Not as planned! The LA Kings couldn’t shake off their road doldrums and fell 4-2 to Anaheim in a game they trailed 2-0 after 10 minutes and could’ve allowed another goal or two over that stretch. Rickard Rakell forechecked the body and soundly knocked Alex Iafallo off a puck before centering to Jakob Silfverberg and forcing Jack Campbell into a difficult arm save 2:40 in. That combination was dangerous throughout the entire period as Matt Roy got a stick in a diagonal passing lane to intercept a Silfverberg feed that would’ve resulted in a high-danger Rakell chance down low. They’d ultimately connect as Rakell picked up a secondary assist on Silfverberg’s blast off a Hampus Lindholm offering that ended Anaheim’s power play drought at 10 and the Kings’ penalty killing streak at 11. Los Angeles picked themselves up in the second period as Kyle Clifford set a good example by winning battles across the ice and getting to the front of the net on a night in which the team didn’t get there regularly. It wasn’t a surprise that two teams capable of forechecking and attached to a heavier style of play for the better part of the decade benefited from the work of their grind-liners, with the two fourth lines combining for three goals on workmanlike low-to-high plays involving screens and rebounds. But there were the familiar pratfalls – they started poorly on the road and yielded a goal on a “bump-up shift” immediately after Kurtis MacDermid’s third career goal – that forced them to play from behind. With a record of 2-11-1 when their opponent scores first and 0-10-1 when trailing after the first period, that’s something they’ve struggled with this season despite their work habits and drive/will/intangibles stabilizing.
Considering LAKI has been on Prokhorkin Watch for the last
seven years two months and has managed to work him into post-game recaps even when he registers one shot in 10 minutes of a loss, I suppose we should talk some Nikolai following a game in which he played 14:07, was bumped up to the Carter/Toffoli line and scored his fourth goal in 11 games by kicking a Sean Walker pass onto the blade of his stick, splitting Korbinian Holzer and Brendan Guhle and deking around Ryan Miller. (To have fun with sample sizes, he ranks 11th in the league among skaters with a minimum of 110 minutes with a personal 1.63 GF/60.) it didn’t take a ton to be noticeable apart from the pack in the first period, but Prokhorkin was, and even though there was a questionable decision to curl back in his defensive zone that led to a turnover along the boards, he was using his skating and puck control to separate himself from his opponents and create space to make plays. He did so along the right hash in the first period before snapping an odd-angle shot on net that created a rebound. From there, he received the puck back at the left point before wristing it towards the net, where it was deflected by a teammate just wide of Ryan Miller. He then won a battle with Nick Ritchie that allowed for a line change (even if the puck wasn’t deposited deeply back into the Anaheim end) in a good attacking work-shift. Prokhorkin has played 11 games, and there are some encouraging and very raw trends. He’s committed to making this work and wants to show that he can play in the NHL, and while there wasn’t much for L.A. to hang their hat on as they fell behind 2-0, Prokhorkin was among those to move their own personal needle forward.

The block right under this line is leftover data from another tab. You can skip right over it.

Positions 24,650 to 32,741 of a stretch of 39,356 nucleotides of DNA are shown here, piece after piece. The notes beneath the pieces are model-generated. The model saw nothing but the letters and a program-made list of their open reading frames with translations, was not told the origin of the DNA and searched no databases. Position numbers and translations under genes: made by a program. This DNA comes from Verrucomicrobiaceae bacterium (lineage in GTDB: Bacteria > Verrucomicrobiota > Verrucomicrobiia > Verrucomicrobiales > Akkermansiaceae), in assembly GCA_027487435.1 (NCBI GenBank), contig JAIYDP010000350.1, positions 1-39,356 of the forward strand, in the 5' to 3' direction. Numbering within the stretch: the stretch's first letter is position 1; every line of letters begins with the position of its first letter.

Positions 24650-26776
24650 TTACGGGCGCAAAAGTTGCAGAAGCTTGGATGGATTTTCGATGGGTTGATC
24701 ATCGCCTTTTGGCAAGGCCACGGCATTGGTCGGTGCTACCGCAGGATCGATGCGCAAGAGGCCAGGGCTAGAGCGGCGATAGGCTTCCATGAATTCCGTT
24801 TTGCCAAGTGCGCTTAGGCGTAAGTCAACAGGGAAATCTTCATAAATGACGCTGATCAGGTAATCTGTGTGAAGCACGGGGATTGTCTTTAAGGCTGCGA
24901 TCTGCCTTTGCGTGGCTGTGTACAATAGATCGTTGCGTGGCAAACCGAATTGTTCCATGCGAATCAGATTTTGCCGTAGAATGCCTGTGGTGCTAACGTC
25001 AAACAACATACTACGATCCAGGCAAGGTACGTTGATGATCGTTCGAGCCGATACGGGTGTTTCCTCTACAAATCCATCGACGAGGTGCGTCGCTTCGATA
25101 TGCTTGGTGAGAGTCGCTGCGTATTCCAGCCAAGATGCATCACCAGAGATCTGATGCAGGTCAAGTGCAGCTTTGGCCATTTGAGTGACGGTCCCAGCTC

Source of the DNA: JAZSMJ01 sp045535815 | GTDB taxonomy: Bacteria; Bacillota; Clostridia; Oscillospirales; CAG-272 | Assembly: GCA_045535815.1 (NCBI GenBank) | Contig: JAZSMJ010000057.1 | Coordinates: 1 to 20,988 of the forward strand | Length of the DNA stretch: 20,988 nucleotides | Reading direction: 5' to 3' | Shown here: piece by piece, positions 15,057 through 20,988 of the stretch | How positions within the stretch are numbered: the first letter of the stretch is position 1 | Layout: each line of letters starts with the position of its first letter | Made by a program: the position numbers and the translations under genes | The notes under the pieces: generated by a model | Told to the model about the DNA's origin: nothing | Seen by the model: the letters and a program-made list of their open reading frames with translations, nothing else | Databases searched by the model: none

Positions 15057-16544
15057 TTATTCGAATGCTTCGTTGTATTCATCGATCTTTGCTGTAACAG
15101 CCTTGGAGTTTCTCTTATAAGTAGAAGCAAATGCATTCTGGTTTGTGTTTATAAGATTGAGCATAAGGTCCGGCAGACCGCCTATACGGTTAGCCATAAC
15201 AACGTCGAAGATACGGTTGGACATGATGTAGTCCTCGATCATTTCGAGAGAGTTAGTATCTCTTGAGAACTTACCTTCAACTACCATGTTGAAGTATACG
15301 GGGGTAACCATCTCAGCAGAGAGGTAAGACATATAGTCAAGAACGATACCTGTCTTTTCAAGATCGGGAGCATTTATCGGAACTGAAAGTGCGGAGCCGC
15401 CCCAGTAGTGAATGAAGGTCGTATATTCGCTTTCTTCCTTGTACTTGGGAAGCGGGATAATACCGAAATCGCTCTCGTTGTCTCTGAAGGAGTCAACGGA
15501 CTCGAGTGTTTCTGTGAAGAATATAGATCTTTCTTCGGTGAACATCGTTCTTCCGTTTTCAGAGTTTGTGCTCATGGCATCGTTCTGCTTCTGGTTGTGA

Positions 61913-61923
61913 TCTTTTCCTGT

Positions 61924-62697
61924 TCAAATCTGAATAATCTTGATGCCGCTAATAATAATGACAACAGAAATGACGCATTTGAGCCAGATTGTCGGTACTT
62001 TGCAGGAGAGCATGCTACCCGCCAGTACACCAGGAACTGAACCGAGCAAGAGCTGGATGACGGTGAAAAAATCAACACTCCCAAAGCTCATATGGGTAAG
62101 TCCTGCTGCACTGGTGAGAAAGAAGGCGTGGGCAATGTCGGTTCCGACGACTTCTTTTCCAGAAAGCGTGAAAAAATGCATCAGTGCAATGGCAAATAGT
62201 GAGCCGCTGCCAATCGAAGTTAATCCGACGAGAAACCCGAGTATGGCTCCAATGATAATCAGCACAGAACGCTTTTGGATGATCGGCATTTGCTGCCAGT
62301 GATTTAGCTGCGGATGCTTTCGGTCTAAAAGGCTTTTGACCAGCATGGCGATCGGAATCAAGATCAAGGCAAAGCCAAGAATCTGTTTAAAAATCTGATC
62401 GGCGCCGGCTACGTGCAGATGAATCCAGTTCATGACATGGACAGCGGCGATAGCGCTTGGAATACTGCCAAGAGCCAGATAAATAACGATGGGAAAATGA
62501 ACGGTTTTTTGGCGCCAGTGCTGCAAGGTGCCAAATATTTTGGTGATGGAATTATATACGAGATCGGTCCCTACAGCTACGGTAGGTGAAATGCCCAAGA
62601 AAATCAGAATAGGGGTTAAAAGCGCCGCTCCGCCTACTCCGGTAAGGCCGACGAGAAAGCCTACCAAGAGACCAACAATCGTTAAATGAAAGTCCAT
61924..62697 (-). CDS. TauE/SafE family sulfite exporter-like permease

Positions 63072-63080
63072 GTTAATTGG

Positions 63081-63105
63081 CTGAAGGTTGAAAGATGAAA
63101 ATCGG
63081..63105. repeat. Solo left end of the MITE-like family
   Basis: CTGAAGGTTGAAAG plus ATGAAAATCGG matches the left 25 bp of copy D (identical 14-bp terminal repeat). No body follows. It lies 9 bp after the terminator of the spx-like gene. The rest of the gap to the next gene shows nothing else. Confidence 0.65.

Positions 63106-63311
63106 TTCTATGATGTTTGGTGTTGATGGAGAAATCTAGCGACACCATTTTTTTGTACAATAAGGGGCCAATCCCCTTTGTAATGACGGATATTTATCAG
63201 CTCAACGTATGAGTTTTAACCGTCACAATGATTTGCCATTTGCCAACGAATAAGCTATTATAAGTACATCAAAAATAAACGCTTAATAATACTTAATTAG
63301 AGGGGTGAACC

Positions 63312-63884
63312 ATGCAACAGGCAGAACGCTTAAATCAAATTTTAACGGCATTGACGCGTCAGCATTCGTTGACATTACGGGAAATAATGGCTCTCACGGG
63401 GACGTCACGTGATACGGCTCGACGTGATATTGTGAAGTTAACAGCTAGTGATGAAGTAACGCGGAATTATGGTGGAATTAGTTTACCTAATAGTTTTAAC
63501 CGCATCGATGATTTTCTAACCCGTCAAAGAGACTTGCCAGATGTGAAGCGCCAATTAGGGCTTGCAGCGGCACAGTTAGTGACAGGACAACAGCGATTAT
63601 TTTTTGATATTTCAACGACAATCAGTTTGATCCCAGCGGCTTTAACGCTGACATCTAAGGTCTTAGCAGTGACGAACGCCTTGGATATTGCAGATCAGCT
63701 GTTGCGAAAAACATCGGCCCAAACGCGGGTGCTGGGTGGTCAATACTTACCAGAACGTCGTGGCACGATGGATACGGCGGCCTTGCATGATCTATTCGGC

The Ducks scored a pair of goals on their first five shots and three goals on 19 total shots in which a goalie was in net. Sturdy goaltending provided the backbone of November’s gains – it often does – and though both Quick and Campbell have thrived in recent starts against the New York Islanders and Winnipeg, there have been some mixed bags at San Jose and Anaheim that have dropped their all-situational save percentage to .882, tied with New Jersey for the 29th-best rate in the league. Only Detroit at .879 ranks lower; at five-on-five, L.A. ranks 27th at .902. Overall, it does seem as though the goaltending is trending in the right direction, though it’ll still be a struggle to gain any footing on the road with save percentages similar to those against the Sharks and Ducks. If you’re Twitter-inclined (don’t you say that, don’t you EVER SAY THAT, STAY HERE, STAY AS LONG AS YOU CAN) you should follow Sean Tierney’s @ChartingHockey stat visualizations depicting how the Kings fit in among the 31 teams. As always, most of this data doesn’t take into account special teams, so the maypole dance of the Kings’ even strength expected goal rates isn’t a be-all, end-all of evaluation, obviously. But they still do fit in several quadrants of graphs that read “fun” and “unlucky,” even veering towards “good,” and Sean sees the goaltending as capping the potential of a team that’s otherwise graded well in shot, chance and expected goals metrics. Given the team’s more naturally reactive and less hesitant approach to executing McLellan’s system, there do appear to be some positive developments taking root, even if Monday’s game left a sour taste.